One would have thought that the precious spiral bound AA Street by Street Guide to Greater London would be an aid here, wouldn't one. Well it wasn't, not unaided by outside internet help. Widegate Street although in the Index for the series of maps was not as such marked where it should have been. I eventually, through the aid of the conference website, determined that the Kings Stores is at the corner of Widegate Street and Sandy's Row, and I saw that the AA in their maps had Widegate Street, being a narrow and short road, marked as "W.S."!!! It wasn't the only such small road marked in the AA Street by Street Guide to Greater London with initials either. So much for authority!

So I discovered I could walk the following morning down the side of the White's Row Parking Garage to make my way toward the conference venue. As I neared the western end of the parking garage, I was astonished to see the stately pile of the Providence Row Night Refuge on Crispin Street right in front of me. I therefore realised that the murder site of Mary Jane Kelly at what was 13 Miller's Court, off what was on the morning of 9 November 1888 Dorset Street (now demolished) was only a few hundred yards away from me, on the opposite side of the parking garage. And this gave me what has remained an enduring impression of my visit to Spitalfields: how close together all the sites are. I had a real spooky feeling, and it impressed me how the killer was able to get away with it time and time again.

The below map by Jane Coram shows some of the sites. The Crossingham's lodging house at 35 Dorset Street is now gone, swept away to make way for the same circa 1920's warehouse built in Duval Street that replaced the site of Miller's Court, as was another Crossingham's at 16-19 Dorset Street, now under the site of the parking garage.

The Providence Row Night Refuge, since 2006 known as Lilian Knowles House and used as accommodation for students of the London School of Economics, is built in the sort of sickly looking yellow brick which is characteristic of a number of London buildings. I don't know whether it is something to do with the chalk in the London area that the brick is often yellow and not red. I am used to the red brick and red sandstone of Liverpool, blood red, like Gladstone's birthplace on Rodney Street in my home town!

I made my way up Artillery Passage, along the southern side of the former night refuge, a narrow medieval-like passage, which gives you the idea of age, and is a remainder of the old East End. There was a New Age bistro and a frou-frou store or two in the passage but otherwise, it could have been a century or more earlier. Thankfully such remainders still remind of how the area once looked even if, disappointingly, most of the murder sites are changed absolutely from what they once were. I found the Kings Stores and started on the way back to the hotel. I was serenaded on the walk back to the Ibis by two men in suits, one with a guitar, who claimed to be out-of-work bankers. I kid you not. They were singing something about Blackheath and accompanied me almost all the way to the Ibis before I eventually outdistanced them and one "banker" sang to the other that they had lost me and I was not going to fork out some money to them as they hoped. This trip was costing too damned much as it was! I did feel somewhat threatened by the experience but as a regular commuter from Baltimore to Washington D.C. on the Marc Train I am used to panhandlers at Union Station and don't usually "fold" when solicited.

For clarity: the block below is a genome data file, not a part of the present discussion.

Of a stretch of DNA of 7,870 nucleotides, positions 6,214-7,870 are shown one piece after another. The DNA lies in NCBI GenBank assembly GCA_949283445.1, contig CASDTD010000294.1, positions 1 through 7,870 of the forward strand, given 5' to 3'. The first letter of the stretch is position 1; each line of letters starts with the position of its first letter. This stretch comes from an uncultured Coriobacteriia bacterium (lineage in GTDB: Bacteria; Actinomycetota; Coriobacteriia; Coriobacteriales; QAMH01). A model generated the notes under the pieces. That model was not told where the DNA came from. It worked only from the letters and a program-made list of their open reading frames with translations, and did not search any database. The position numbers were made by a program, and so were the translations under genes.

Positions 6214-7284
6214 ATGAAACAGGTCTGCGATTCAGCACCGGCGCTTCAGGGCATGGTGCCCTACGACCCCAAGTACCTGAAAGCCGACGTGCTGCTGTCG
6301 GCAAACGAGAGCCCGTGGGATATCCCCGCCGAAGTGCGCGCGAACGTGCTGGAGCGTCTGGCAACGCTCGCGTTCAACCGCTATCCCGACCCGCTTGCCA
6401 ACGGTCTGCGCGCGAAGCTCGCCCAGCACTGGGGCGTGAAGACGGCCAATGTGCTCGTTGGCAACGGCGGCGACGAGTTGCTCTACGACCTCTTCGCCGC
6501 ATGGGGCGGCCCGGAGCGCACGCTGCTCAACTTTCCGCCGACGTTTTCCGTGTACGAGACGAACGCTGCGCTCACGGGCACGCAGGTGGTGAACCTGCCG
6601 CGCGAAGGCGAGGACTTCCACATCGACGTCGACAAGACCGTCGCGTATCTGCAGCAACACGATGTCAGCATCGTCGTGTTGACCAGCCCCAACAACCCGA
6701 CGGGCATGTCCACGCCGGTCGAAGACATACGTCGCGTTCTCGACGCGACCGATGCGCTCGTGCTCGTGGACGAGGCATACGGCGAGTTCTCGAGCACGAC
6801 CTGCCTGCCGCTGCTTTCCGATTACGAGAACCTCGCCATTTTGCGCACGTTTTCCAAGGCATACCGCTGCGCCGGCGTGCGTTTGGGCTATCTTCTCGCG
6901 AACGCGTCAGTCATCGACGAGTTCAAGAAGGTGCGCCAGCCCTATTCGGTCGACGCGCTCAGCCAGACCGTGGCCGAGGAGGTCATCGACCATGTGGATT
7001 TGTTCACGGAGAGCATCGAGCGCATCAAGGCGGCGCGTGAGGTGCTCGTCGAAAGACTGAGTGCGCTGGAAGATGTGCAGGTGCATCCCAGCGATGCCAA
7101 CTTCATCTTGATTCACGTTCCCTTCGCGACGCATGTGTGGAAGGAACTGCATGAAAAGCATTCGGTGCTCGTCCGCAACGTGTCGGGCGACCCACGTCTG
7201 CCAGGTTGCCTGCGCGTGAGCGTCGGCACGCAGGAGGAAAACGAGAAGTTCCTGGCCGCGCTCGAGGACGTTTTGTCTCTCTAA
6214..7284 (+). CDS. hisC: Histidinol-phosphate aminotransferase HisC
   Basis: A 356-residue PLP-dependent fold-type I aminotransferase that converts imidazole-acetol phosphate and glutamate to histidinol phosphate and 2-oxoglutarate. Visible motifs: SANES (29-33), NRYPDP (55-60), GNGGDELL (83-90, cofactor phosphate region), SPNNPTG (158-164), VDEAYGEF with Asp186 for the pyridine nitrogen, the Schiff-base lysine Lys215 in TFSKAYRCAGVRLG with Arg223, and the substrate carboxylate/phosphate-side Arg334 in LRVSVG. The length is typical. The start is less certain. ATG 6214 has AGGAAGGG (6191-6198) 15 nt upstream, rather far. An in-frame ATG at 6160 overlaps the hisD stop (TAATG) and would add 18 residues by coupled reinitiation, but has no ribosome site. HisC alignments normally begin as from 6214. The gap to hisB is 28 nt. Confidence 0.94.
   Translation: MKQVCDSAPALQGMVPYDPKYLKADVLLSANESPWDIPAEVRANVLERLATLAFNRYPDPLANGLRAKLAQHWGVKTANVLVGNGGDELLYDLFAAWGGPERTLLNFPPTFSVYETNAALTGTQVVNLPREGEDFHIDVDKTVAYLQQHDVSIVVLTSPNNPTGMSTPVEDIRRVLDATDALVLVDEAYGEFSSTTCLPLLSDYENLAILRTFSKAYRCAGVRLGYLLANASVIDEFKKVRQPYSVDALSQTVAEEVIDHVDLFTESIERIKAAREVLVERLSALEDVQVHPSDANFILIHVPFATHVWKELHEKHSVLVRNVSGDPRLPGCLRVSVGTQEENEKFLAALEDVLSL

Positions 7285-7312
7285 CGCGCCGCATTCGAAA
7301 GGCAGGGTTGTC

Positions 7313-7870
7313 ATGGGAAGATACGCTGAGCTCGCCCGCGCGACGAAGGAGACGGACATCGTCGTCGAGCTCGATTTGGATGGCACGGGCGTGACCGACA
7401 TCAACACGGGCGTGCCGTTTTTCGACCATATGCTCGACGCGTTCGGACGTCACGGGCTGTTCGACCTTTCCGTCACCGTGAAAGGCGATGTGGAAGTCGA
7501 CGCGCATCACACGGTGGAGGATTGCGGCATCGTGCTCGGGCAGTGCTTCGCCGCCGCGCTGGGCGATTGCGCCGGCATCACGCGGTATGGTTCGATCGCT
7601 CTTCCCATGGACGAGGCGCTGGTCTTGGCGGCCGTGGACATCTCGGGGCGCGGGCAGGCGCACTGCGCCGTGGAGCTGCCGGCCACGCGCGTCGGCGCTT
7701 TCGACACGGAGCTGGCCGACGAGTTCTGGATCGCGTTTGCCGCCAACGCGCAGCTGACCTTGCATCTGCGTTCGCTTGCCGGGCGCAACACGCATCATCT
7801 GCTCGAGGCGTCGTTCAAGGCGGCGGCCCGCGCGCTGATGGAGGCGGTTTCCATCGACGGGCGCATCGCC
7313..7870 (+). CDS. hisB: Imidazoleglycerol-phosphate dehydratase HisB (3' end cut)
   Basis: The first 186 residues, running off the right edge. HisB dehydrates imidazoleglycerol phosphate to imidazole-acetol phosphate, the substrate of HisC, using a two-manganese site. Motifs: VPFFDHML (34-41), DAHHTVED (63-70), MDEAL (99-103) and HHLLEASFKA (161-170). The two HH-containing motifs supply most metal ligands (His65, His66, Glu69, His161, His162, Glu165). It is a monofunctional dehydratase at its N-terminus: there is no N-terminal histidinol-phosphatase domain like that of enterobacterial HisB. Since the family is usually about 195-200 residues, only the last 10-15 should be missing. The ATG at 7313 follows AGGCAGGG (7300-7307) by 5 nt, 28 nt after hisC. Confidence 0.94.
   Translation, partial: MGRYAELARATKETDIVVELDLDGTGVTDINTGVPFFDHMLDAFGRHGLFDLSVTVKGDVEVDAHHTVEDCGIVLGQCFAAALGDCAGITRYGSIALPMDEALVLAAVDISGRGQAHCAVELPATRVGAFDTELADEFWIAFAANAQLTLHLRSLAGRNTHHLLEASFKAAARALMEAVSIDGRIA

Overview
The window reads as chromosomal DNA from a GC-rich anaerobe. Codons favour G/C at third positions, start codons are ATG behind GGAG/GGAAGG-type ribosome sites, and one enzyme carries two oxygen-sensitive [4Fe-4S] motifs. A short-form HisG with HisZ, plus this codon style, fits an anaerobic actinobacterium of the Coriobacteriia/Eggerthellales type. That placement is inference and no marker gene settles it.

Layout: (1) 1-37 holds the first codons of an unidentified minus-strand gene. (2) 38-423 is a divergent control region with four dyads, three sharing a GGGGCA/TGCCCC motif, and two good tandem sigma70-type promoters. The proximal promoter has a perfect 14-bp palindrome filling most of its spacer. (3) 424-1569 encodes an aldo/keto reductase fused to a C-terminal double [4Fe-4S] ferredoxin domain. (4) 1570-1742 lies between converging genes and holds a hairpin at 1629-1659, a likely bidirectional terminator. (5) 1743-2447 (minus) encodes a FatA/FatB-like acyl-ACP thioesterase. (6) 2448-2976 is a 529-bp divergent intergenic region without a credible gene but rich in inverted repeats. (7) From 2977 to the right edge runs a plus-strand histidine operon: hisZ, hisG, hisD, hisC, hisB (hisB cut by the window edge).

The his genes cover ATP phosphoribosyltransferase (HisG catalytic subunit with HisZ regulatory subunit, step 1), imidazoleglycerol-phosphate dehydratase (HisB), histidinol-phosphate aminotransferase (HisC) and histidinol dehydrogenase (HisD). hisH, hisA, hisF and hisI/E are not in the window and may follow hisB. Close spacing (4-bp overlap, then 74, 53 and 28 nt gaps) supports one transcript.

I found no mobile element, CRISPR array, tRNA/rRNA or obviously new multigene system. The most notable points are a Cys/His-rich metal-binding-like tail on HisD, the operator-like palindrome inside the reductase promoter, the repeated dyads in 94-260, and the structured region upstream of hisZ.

To say I felt threatened while walking in Whitechapel/Spitalfields in early morning or at night and other times as well is probably an understatement. The area had a run-down look, not helped perhaps by the fact that the shops on Commercial Street all had metal shutters or grills pulled down and locked.

When walking from the Ibis Hotel, it was better to walk in a group than walking alone. Donna said she did not enjoy staying at the hotel because of the depressed feel of the area.

The Ten Bells looked from the outside paint-peeled and unattractive. I saw a prostitute or two hanging around in the area as I walked the streets.

In short, Spitalfields in October 2009 appeared to me not that different in atmosphere to what I would imagine the atmosphere was in same area in 1888.

I believe part of my unease of being in the East End was racial. That is, I knew of course that the East End now had a large Asian population, mostly immigrants from the Indian subcontinent, many of them Muslims from Pakistan. Was the feeling of being on the streets with people that were "other" than me part of the problem. During the walking tour with Philip Hutchinson on the morning of Sunday, 25 October, we went through Petticoat Lane Market on Wentworth Street. As per tradition, the market consisted of close together stalls on both sides of the street with clothing and other goods for sale, old CDs, records, bric-a-brac, people milling in the middle of the the street and on the sidewalks shoulder-to- shoulder, trying to get through or examining goods on tables or racks of clothing. Unlike the way I remembered the market from the Sixties when I was last there, the merchants in the market and the customers too almost all had an Asian background.

I thought that Philip's intent was to make for the site of the Goulston Street graffito, but that wasn't his idea. As a result, in the melee, part of the tour party got separated from the rest. To go through the area on market day with a tour party was probably not the brightest idea. Sorry, Philip!!!

Philip was actually heading down a side street, Castle Alley, to show us the Alice MacKenzie murder site (appropriate for the 1889 theme of the convention and my particular talk on police activity between the murder of Mary Jane Kelly and MacKenzie in July 1889). The two parts of the tour party managed to get patched back up together.